Have you ever wondered how much those amazing photos you just downloaded for your newsletter or website really cost? If you were really getting a great price or whether you were paying too much? If so, you’re not alone. The ubiquity of smartphone cameras make it seem like anyone can get fantastic shots, so why pay for them?
Believe it or not, the prices you pay for stock photos – especially micro stock photos – are an absolutely incredible deal. So much so that most stock photographers aren’t really getting their fair share. Here’s why:
1. Camera gear is expensive
To begin with, excellent photography is expensive, the most obvious cost being a photographer’s investment in gear. To be competitive, one needs a fairly high-end camera – something that can your photos hold their own against the thousands of other great photos out there. Not only does the camera have to measure up, but also the lenses, extra hard drives, tripods, etc. For serious photographers, this can easily be thousands of dollars. Of course, there are a few successful stock photographers who manage to make decent sales with lesser cameras, but these are the lucky few.
2. There’s more to stock photography than taking pictures
Beyond the gear, you’re also paying for a considerable amount of time and talent. Excellent photos aren’t as easy to create as one might think, especially when making them fit a variety of marketing contexts. From the elements of composition to how to best use negative space, stock photographers need to have a running understanding of what will sell and how to best create it.
To get to this place, most invest in some sort of education and learning. Many photographers have fine arts degrees. Others use internet courses, Youtube, and photography forums. Either way, they have to learn how best to use their gear, stay up to date with changing trends, and master their post-processing skills. All of this takes a substantial amount of time and if you invest in courses, money.
3. Studio, lighting, props, and models are additional costs
Another factor is that much more goes into creating a great stock photo than meets the eye. Oftentimes models and props have to be found. If it’s not an outdoor shot, then there’s studio usage and lighting gear to be taken into consideration. All of this can make just an hour of shooting cost the photographer hundreds of dollars, especially if they don’t already own the studio and/or lighting gear. Want the studio, lighting, props, and models, a models’ clothing for longer than an hour or two? Easily thousands of dollars. Sure, a person can do it on a shoestring budget – maybe find a friend or two to model and create or scrounge all the props, but this still costs in time.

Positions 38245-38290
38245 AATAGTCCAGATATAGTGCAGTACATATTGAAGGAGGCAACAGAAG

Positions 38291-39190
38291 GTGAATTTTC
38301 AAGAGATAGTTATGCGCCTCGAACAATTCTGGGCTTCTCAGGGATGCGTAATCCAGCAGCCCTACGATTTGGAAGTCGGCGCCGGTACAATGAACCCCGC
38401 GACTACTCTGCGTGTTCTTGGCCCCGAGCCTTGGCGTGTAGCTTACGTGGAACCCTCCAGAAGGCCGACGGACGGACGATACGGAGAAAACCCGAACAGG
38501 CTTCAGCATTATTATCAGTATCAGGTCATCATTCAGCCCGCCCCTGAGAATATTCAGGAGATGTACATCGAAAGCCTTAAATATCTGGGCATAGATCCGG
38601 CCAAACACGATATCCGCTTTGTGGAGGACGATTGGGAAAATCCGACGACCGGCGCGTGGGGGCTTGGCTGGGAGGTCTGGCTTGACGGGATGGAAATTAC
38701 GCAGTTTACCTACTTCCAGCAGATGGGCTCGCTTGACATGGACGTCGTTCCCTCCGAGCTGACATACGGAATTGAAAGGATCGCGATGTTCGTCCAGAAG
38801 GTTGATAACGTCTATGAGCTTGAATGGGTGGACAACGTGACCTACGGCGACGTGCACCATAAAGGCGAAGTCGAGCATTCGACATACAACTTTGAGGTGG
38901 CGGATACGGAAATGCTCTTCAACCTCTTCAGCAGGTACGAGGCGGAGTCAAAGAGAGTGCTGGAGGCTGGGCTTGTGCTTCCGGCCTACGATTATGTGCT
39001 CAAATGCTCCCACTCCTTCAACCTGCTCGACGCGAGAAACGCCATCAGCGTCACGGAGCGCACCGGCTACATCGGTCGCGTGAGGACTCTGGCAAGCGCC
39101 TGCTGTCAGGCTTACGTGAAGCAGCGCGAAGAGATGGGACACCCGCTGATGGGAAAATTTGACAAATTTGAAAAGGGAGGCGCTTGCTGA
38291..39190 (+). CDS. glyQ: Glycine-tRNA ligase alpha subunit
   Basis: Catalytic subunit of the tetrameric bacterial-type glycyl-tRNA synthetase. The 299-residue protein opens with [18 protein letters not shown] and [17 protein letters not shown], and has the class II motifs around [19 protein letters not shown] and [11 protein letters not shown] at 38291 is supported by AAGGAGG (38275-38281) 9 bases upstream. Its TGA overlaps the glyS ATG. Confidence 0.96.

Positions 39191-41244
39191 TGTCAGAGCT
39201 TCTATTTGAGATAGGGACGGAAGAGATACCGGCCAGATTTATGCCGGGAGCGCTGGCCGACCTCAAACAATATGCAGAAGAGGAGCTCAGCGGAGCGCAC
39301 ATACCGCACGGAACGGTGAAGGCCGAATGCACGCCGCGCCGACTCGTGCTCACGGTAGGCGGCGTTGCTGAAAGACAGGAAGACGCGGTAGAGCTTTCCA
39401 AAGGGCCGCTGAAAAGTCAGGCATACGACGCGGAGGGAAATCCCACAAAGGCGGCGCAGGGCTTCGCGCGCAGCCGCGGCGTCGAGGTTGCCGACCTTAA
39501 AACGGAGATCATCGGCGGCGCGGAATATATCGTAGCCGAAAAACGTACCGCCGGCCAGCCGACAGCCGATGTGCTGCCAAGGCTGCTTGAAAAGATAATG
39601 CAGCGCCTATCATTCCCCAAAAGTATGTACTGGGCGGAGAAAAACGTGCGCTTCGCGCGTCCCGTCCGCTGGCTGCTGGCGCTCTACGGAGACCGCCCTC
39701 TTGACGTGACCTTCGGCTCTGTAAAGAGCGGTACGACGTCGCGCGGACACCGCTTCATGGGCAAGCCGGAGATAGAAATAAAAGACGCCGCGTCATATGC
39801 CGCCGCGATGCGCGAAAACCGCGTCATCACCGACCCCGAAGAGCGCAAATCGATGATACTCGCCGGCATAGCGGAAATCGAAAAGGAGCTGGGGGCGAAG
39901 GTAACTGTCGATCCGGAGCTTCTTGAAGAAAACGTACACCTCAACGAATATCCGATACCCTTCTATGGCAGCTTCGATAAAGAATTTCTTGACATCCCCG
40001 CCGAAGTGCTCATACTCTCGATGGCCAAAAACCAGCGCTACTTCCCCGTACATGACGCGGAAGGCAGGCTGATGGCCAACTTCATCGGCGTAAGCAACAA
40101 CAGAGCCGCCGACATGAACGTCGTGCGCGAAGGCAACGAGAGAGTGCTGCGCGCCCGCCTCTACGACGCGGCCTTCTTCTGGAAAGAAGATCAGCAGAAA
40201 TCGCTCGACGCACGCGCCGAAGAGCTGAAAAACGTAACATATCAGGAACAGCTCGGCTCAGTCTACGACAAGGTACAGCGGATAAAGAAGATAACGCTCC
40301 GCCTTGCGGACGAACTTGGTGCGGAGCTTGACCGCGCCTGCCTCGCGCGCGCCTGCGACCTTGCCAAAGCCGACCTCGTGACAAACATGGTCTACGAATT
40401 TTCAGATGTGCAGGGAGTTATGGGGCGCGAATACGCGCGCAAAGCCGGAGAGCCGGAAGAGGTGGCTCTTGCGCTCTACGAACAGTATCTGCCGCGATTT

4. Photography requires hours of work and education
Once a photographer has all the elements together – the location, the model, the props, and the gear – then there’s the time it takes to get the perfect lighting and take the shots. After that, there’s post-processing the images, keywording, uploading, and choosing the categories on each of the stock sites. Even if you’ve bought special software to streamline the keywording and uploading, it’s still many hours of work.
Finally, there’s the issue of on-going education. To really make it in the stock photography world you need to stay on top of the current trends, editing software (like whether you should buy Lightroom now that Adobe requires a subscription or look for an alternative), and keeping up with the latest in gear and technology. (Not necessarily buying it, but knowing what’s out there and how it’s being used – like how AI is changing the photography world right now.)
At the end of the day, stock photos are ludicrously cheap for the work that goes into them and very few photographers can live off stock photo income alone. If anything, they’re getting underpaid, not overpaid.
If you’re still wondering if stock photos are expensive, try testing it out. Hire a photographer for a couple of hours for some rights-exclusive photos and see what the price actually comes to. Or try making the images yourself. You may well find a new appreciation for the art of creating excellent stock photography.
Depositphotos Blog Digest
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